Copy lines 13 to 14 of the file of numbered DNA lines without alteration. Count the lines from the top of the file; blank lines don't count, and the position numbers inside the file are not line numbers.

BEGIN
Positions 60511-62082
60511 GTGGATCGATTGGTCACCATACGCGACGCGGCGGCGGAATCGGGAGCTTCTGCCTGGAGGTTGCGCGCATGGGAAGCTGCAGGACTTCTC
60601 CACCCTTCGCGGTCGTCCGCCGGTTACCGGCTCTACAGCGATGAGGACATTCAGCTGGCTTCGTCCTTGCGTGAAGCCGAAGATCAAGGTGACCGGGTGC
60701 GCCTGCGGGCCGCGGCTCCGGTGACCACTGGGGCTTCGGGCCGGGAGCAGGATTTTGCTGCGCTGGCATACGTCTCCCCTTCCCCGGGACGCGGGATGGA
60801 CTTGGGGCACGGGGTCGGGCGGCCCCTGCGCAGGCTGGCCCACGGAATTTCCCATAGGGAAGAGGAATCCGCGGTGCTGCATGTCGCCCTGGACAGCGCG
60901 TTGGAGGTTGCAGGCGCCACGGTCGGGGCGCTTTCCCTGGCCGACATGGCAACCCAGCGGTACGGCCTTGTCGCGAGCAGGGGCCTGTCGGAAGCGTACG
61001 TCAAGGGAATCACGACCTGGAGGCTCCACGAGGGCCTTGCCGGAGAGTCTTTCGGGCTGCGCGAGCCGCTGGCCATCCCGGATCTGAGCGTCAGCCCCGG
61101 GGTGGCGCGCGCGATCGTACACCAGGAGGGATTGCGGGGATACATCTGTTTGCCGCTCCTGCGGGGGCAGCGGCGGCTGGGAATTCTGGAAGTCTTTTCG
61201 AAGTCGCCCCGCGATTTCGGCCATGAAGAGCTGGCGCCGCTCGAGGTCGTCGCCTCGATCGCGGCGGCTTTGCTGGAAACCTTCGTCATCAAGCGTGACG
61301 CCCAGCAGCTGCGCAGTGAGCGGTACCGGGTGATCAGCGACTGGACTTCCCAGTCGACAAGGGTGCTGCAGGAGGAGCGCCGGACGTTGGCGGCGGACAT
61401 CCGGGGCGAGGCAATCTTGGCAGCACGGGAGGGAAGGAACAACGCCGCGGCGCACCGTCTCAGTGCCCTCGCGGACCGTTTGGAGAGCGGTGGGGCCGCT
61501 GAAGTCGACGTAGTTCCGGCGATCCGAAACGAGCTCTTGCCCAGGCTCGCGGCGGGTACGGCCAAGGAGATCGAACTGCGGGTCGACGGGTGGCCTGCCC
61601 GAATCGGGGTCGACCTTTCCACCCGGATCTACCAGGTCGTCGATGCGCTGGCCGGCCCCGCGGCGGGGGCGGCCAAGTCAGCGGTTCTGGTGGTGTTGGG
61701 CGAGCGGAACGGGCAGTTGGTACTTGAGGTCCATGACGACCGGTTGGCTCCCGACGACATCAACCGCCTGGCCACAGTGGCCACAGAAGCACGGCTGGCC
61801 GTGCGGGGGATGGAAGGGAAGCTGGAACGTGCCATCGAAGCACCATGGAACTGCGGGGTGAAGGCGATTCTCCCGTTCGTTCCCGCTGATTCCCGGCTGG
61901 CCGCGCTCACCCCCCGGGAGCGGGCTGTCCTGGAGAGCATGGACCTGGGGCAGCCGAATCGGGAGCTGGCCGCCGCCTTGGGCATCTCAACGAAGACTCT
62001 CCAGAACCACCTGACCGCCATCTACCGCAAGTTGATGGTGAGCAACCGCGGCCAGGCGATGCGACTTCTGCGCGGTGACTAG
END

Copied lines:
61601 GAATCGGGGTCGACCTTTCCACCCGGATCTACCAGGTCGTCGATGCGCTGGCCGGCCCCGCGGCGGGGGCGGCCAAGTCAGCGGTTCTGGTGGTGTTGGG
61701 CGAGCGGAACGGGCAGTTGGTACTTGAGGTCCATGACGACCGGTTGGCTCCCGACGACATCAACCGCCTGGCCACAGTGGCCACAGAAGCACGGCTGGCC